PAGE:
The Trinity Voice

The dreamers: Student creators showcase their talents

Senior Hallie Hunt '19 performs her originally composed piano piece.

Senior Hallie Hunt '19 performs her originally composed piano piece.

Kenny Hill

Kenny Hill

Senior Hallie Hunt '19 performs her originally composed piano piece.

Alexis Huang, Staff Writer

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   A faint melody sings in the back of senior Olivia Miller’s head as she works on her homework. As the tune becomes clearer in her mind, she makes her way to her piano, eventually letting her mind and fingers take control of the keys. Miller, an active player in the theater program, is now working on creating her own rendition of a classic work.

  “My musical is based off The Aeneid by Virgil,” Miller said. “It doesn’t have any dialogue-based scenes so it’s just rock music.”

  Miller has never written her own musical before. However, after creating her own a cappella arrangements, she felt inspired to try something new.

  “I’ve been surrounded by theater my whole life,” Miller said. “My mom’s a drama teacher so when I was young I would hang around the high school. Being surrounded by it made it second nature.”

  Another student who composes her own pieces is senior Hallie Hunt. Music has always been a part of Hunt’s life which makes it almost a second language for her.

  “I started taking lessons when I was five, and I feel so comfortable and at home when I’m playing music,” Hunt said. “Literally every time I go on vacation I miss it so much that I always manage to find a piano somewhere to play.”

  Hunt began writing her own musical arrangements a few years ago after being inspired by a pianist on Youtube. Her creative process consists of spontaneous musical thoughts which are transfigured into pieces.

  “Usually what happens is I either find a chord progression or a melody that I really like and then build off of it,” Hunt said. “ As for the timing it can be anything from a couple of hours to a couple of months.  Sometimes I’ll start a song and create the whole piece in one sitting, but sometimes I make a part of a piece, record it, and then come back to it later. The composing process is not very straightforward, it’s something that cannot really be taught, and that’s what I love about writing music because it’s authentic and comes straight from the composer.”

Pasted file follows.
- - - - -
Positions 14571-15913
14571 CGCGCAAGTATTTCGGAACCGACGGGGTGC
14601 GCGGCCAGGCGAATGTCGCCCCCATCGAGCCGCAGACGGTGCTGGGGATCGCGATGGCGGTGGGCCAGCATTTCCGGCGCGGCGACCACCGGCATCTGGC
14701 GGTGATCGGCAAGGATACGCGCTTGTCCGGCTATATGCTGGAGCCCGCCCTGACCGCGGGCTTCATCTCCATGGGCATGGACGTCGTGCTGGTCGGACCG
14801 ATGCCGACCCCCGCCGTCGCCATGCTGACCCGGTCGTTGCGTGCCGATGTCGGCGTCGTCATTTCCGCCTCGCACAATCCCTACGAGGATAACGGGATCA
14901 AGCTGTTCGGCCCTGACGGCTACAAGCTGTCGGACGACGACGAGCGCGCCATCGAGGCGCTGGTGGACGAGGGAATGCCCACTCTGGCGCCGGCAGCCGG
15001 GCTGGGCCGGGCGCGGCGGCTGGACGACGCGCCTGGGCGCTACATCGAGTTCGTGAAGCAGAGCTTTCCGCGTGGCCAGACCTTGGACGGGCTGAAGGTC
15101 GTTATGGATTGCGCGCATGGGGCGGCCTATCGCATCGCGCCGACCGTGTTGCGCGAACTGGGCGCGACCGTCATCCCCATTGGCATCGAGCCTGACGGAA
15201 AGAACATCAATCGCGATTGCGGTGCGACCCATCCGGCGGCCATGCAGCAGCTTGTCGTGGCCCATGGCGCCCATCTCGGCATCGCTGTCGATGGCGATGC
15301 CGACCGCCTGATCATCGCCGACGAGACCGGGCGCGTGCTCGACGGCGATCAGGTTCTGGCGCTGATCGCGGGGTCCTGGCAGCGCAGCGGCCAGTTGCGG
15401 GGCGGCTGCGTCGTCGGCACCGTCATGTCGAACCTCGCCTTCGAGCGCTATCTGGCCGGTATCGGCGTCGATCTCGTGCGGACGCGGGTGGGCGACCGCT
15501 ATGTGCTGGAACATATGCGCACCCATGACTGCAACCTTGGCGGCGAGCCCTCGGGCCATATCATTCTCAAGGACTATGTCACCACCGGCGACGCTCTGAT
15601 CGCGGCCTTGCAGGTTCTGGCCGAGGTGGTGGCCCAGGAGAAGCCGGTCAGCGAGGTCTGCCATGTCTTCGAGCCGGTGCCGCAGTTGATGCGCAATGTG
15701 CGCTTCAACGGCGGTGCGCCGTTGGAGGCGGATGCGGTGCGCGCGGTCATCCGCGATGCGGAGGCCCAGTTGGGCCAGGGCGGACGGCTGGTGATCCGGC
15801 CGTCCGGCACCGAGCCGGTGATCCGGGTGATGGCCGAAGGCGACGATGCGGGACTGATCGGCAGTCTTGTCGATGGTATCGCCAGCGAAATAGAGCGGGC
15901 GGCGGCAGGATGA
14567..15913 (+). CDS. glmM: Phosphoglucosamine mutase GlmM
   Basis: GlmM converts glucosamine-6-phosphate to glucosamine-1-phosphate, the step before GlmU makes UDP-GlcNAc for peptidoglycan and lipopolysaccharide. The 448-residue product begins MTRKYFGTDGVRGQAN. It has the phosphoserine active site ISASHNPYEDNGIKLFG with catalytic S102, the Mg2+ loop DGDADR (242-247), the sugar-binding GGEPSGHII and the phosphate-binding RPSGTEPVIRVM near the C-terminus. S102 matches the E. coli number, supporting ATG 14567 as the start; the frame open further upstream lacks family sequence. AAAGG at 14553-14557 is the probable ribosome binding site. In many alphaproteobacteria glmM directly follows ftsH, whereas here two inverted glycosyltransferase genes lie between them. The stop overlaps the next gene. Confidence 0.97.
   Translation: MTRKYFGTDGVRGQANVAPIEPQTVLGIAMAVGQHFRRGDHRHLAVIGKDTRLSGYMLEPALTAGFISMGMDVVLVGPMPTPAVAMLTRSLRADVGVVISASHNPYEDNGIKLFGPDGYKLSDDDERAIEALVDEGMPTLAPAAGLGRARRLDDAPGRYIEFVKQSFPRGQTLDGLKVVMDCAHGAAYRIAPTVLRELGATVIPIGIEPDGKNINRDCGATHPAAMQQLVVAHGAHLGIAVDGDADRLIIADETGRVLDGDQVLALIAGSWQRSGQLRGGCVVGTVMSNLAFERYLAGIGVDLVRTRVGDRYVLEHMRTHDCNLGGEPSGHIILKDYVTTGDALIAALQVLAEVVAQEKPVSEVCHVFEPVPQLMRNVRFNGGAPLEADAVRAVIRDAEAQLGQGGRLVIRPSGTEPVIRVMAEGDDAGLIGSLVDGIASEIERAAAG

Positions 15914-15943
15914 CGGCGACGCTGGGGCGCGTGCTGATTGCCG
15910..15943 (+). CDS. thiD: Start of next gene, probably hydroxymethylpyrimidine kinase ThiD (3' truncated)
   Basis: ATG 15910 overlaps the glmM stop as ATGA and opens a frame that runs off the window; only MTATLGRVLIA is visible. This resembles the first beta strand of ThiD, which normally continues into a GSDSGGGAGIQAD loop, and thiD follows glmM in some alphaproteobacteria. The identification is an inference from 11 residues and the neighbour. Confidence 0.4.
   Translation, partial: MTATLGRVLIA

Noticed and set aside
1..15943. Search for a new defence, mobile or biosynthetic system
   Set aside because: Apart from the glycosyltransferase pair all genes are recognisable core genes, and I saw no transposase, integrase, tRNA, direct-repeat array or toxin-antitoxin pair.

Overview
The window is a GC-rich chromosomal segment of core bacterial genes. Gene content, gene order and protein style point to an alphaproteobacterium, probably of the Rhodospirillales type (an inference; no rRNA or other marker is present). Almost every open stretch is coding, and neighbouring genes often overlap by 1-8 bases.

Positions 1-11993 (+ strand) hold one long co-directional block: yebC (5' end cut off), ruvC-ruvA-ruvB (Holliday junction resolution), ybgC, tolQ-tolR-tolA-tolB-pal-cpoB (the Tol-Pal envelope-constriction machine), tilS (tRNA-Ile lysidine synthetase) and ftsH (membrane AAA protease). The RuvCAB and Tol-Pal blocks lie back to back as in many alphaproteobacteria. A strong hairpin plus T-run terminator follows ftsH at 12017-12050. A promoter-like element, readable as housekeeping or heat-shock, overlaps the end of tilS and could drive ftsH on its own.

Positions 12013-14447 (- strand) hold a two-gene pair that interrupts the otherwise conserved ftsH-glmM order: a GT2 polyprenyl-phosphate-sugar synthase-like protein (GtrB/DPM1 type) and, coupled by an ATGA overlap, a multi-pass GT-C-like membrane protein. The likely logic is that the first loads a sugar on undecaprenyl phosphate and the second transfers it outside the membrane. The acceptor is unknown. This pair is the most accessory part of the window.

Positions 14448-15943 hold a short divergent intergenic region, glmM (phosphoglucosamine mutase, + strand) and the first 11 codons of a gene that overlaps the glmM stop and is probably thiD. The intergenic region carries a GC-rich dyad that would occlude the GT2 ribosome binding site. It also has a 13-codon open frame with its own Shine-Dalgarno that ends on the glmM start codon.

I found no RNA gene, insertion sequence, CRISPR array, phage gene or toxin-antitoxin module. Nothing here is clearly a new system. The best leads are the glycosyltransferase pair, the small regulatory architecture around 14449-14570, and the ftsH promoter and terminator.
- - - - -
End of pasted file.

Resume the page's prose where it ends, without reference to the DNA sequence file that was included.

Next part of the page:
Miller’s pieces also begin with a melody in the back of her head which she transcribes to musical notes on paper.

  “I find that my best work results from random surges of ideas that pop into my head,” Miller said. “I’ll be doing homework or something and suddenly a melody or chord progression will pop in my head, so I’ll rush to the piano, let the idea take over and jot everything down. Following these impulses gives my music an emotional quality that is truthful.”

  When Miller creates characters and music, she draws inspiration from both her emotions and memories.

  “Since I am writing music based off of a story that was written centuries before the birth of Christ, I try to connect events from my life with the characters’ so their voices and emotions can be as authentic as possible,” Miller said. “I want the humanity of the characters to be most evident in my work.”

   Similarly, Hunt uses music as her way of expressing her emotions.

  “I’ve always had trouble in English class because I can never really put my emotions into words, which is why I like writing songs,” Hunt said. “I don’t have a method to incorporate my emotions into pieces, the songs I write just come straight from my heart.”

   For Hunt, music has become an escape from the stresses of school and other activities.

Hunt said, “When I’ve had a tough day, coming home and playing the piano helps me get everything out of my system.”

  Creating her own pieces has helped Miller step outside of her comfort zone. As for aspiring creators, getting exposed to the fine arts is the first step in the creative process.

  Miller said, “You don’t know you’re passionate about something until you try it.”

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About the Writer
Alexis Huang, Staff Writer

Alexis Huang is a junior entering her first year on staff of the Voice. She is currently a writer for the FOCUS department. If Alexis is not found in class, there is no cause for alarm, as she is not skipping. She just spends almost all of her time traveling with the forensics team, debating in various high schools and colleges across the US, or waiting at the airport for her flight. Contact at [email protected].

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The dreamers: Student creators showcase their talents